To improve the country’s tourism industry, Indonesian government launched Visit Indonesia Year (VIY) 2008. The goal of this program is to attract seven million foreign tourists and earn US$ 6.4 billion in foreign exchange. Too optimistic? Maybe. But it sure is needed. Indonesia’s tourism has been in ‘coma’ for too long. One of so many reasons is because most embassies are making a mountain out of an ant hill when it comes to Indonesia’s travel warning. Other than that, there’s bird flu, tsunami, earthquakes, or mudflow, that scare people away.
Like Albert Einstein said, “Great ideas often receive violent opposition from mediocre minds.” And so did VIY 2008. The first was about its campaign slogan blunder. The original one “Visit Indonesia 2008 – Celebrating 100 Years of Nation’s Awakening” was criticized because it was ‘gramatically incorrect’. After John Aglionby ranted about it in his article ‘Catchy Slogan’ published in the ‘Financial Times’, it quickly changed to “Celebrating 100 Years of National Awakening”. But it was not quick enough. Indonesia was a laughing stock. From news media to bloggers, all were pointing at how awkward it must be to take the slogan off of various promotional items, such as the national aircrafts, posters, etc. It was a huge mess. Personally, I’d be very forgiving to such mishap. Heck, I probably would do the same mistake, being wasn’t born with English as my mother tongue; nor raised and educated with English as the primary language.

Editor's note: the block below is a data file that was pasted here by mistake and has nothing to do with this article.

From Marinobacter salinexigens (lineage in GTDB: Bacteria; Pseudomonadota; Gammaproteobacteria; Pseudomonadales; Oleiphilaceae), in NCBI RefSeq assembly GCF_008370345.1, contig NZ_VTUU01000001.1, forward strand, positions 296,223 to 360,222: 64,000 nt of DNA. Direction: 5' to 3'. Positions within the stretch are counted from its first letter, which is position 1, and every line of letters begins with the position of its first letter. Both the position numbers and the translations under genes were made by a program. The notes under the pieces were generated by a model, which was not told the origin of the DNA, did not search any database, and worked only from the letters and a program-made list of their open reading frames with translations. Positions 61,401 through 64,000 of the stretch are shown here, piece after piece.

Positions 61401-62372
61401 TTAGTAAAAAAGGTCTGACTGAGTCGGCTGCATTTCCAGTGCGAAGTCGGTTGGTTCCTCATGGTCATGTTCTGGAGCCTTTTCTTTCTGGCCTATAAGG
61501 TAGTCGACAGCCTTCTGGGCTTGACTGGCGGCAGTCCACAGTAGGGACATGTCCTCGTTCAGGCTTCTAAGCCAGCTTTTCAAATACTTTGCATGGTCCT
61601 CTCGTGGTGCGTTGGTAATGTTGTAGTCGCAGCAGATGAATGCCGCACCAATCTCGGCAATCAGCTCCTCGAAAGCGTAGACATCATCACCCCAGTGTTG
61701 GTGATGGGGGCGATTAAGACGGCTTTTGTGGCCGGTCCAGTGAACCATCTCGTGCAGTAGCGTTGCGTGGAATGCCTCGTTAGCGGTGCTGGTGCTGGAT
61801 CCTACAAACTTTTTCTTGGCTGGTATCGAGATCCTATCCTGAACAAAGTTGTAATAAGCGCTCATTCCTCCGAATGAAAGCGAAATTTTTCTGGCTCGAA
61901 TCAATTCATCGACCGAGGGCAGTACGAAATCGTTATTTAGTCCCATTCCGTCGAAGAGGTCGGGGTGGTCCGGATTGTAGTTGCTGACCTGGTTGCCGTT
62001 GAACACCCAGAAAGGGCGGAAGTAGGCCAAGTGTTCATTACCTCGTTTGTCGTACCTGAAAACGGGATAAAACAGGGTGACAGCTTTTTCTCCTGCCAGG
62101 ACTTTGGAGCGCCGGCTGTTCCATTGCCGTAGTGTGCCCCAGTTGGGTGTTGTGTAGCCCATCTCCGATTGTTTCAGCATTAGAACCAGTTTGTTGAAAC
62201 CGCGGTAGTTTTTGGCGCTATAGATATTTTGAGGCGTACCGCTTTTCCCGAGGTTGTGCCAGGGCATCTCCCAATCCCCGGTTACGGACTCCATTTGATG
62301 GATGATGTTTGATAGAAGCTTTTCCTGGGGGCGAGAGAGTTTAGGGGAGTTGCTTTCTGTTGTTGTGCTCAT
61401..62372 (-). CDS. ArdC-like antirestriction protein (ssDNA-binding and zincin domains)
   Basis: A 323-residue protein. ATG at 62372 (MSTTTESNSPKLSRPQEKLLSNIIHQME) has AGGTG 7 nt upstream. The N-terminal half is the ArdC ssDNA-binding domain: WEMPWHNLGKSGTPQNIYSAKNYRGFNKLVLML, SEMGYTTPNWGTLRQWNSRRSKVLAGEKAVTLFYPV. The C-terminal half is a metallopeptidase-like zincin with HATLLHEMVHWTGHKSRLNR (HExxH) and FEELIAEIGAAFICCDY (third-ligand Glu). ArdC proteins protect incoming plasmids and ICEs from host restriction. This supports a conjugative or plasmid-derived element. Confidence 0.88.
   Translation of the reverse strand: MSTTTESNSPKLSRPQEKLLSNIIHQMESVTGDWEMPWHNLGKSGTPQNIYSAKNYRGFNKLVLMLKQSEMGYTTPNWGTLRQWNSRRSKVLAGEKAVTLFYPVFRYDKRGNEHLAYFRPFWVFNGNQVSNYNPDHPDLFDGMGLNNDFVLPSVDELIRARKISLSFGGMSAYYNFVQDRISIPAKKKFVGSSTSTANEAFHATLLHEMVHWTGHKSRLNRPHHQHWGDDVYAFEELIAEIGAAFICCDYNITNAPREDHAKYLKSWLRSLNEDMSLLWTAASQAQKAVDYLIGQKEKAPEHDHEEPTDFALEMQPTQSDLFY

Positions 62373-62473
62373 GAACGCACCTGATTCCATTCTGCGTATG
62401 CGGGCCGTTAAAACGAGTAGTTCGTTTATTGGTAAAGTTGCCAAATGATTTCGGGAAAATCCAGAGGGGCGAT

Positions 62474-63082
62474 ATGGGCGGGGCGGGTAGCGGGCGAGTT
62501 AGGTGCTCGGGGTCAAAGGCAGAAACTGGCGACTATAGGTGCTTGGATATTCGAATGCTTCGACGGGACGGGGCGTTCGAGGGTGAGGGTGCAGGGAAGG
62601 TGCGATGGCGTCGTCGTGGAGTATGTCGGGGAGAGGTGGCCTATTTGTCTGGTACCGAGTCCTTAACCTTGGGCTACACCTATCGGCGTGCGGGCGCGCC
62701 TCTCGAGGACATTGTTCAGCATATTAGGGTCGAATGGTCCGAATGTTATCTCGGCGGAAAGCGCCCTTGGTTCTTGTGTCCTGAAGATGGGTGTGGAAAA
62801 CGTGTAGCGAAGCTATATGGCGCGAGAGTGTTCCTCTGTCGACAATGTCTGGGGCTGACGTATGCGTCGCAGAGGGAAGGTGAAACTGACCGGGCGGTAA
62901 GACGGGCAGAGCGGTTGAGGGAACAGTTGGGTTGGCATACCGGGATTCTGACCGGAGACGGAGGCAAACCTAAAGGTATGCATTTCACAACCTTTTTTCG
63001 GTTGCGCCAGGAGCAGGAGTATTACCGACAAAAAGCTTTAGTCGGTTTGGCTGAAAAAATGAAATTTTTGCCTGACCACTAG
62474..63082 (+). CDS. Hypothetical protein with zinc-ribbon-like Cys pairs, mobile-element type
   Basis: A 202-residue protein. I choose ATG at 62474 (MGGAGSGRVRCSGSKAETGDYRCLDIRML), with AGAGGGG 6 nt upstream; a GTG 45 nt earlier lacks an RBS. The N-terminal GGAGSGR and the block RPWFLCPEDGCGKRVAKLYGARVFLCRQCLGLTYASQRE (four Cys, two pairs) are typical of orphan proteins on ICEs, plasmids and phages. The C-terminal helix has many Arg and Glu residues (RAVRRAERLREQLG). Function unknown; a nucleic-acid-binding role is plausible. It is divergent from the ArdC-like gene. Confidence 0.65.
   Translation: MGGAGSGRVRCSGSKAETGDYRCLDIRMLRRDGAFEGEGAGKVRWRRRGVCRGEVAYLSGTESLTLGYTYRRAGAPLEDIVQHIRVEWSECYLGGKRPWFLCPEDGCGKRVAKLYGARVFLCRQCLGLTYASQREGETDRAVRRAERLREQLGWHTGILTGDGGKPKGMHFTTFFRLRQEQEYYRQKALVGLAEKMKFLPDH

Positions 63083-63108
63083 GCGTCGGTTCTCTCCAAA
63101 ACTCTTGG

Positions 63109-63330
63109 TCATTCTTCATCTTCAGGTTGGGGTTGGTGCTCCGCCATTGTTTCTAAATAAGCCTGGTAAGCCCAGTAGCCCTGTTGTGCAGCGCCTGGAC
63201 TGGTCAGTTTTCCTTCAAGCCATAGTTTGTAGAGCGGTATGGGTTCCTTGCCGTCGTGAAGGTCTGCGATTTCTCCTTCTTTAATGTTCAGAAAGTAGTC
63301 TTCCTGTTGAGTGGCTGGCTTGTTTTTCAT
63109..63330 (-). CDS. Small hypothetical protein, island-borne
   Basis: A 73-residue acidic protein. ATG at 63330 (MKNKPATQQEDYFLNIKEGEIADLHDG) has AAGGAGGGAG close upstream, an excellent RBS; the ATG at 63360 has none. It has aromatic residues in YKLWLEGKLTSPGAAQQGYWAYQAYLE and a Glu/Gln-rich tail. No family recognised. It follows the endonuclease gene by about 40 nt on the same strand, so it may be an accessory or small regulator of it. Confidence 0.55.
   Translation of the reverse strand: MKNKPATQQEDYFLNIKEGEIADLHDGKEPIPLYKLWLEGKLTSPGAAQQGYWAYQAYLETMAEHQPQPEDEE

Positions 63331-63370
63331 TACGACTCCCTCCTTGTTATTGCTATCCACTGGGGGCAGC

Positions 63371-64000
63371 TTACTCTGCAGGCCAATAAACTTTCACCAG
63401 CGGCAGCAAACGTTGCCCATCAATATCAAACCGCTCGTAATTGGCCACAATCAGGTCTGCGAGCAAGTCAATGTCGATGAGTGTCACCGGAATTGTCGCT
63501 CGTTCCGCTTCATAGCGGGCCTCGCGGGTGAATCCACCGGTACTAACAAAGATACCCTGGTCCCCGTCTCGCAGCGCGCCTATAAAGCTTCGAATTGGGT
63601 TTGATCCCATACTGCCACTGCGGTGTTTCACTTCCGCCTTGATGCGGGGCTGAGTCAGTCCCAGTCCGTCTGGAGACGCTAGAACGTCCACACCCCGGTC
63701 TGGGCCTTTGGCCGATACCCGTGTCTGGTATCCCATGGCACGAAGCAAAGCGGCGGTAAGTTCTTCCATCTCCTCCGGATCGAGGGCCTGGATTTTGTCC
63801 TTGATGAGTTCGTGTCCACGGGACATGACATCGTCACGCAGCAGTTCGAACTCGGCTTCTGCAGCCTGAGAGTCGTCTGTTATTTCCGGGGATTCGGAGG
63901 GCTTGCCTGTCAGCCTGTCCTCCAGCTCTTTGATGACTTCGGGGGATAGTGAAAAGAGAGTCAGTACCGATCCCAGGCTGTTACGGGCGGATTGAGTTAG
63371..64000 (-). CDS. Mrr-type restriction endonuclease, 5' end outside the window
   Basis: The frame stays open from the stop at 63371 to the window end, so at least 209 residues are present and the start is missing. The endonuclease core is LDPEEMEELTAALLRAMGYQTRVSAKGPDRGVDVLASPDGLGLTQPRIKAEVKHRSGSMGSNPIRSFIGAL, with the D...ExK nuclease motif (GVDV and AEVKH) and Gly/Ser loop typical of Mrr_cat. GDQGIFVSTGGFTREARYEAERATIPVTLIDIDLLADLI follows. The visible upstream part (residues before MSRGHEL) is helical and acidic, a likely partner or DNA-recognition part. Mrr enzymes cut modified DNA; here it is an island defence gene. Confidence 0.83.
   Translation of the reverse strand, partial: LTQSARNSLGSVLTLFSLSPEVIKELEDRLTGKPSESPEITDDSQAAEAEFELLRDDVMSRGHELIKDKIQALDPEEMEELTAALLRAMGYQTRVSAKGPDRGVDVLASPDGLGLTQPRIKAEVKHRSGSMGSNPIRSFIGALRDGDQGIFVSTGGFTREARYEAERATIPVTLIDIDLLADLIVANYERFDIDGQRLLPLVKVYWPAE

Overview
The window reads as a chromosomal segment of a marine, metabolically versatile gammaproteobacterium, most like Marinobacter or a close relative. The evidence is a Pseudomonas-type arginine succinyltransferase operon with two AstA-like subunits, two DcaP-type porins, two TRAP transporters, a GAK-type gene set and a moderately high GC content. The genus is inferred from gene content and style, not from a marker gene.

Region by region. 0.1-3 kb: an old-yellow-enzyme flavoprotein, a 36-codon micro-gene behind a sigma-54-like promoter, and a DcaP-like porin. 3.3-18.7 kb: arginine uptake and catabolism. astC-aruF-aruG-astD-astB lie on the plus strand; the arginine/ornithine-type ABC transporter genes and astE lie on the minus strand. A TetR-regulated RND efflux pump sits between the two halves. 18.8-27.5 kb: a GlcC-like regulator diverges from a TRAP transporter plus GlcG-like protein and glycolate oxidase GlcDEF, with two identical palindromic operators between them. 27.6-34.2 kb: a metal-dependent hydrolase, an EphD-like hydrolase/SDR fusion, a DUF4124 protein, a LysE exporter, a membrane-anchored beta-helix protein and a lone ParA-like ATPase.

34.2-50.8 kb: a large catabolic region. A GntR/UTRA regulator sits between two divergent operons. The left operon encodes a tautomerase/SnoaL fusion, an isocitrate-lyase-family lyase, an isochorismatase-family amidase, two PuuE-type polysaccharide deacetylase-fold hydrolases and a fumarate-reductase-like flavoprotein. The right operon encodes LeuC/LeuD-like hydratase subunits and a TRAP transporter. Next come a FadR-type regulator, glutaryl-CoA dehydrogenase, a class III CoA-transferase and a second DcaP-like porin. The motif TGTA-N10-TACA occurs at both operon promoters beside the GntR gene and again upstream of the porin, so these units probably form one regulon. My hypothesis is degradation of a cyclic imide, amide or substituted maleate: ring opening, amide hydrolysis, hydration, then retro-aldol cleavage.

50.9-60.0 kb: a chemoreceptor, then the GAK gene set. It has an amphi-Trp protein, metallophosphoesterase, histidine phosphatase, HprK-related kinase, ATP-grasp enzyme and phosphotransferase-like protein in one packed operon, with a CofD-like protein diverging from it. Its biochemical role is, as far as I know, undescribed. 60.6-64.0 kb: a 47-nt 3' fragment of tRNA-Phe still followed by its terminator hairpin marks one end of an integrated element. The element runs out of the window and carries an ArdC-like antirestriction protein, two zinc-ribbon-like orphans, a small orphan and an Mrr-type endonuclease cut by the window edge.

Others attacked the ‘National Awakening’ part. A posting at Lonely Planet’s forum asked how would a foreigner know what’s the meaning of it. How would they know anything that happened 100 years ago in Indonesia that caused a national awakening? It was the Budi Utomo movement, you said. Budi who? they continued. It does sound rather patriotic, and Indonesians are. But to catch potential foreign tourists’ attention, I wish they’d use a shorter, simpler, and easy to understand slogan.
Then people bitch about the TV commercial teaser. They were saying that it made Indonesia looks like tribemen country. That it was showing things that tourists wouldn’t [wouldn’t be able to] do; like when a dark tribeman (Irian?) was rowing his boat at night. Come on… would you rather see shopping malls? A lame almost naked gorgeous woman was getting a massage just like in any other tourism commercials? Or a couple was having a candle light dinner? I appreciate the idea of showing so many diversity in Indonesia. So colorful (the Toraja men with the famous stone jumping). So pretty (the Balinese dancer). So intriguing (yeah… what was that guy doing with his boat in the middle of the night?).
The timing of VIY this year was sarcastically praised. A blog I read mentioned that Indonesian government was brave enough to compete with bigger events such as Beijing Olympics. With all seriousness, if we were to wait until there’s no other big events going on in the world, when would it be? Oh for heaven’s sake…
But like my favorite Indonesian proverb says, “Anjing menggonggong, kafilah tetap berlalu” or translated in English as ‘the dogs are barking, the caravan moves on’ meaning ‘useless protest, criticism, or sarcasm’. With all attacks coming from left and right, VIY 2008 carries on. Whether the infrastructure is up and about or not, whether the capital city Jakarta’s air is still polluted or not, whether the government is still corrupt or not. It’s my country. For better or worst, I’m right behind you.
So pack your bags, get your passport, bring your open-minded attitude, and buy your tickets to visit Indonesia. Who knows, you might be the first person in your town who ever see an orangutan or komodo dragon in their own habitat, not in a zoo. Or you could go to one of 17,000 islands that might disappear in the near future due to the global warming. You might entitled to boast to Bizarre Foods’ Andrew Zimmerman after you tackle eating durian, cow’s brain, or drink jamu.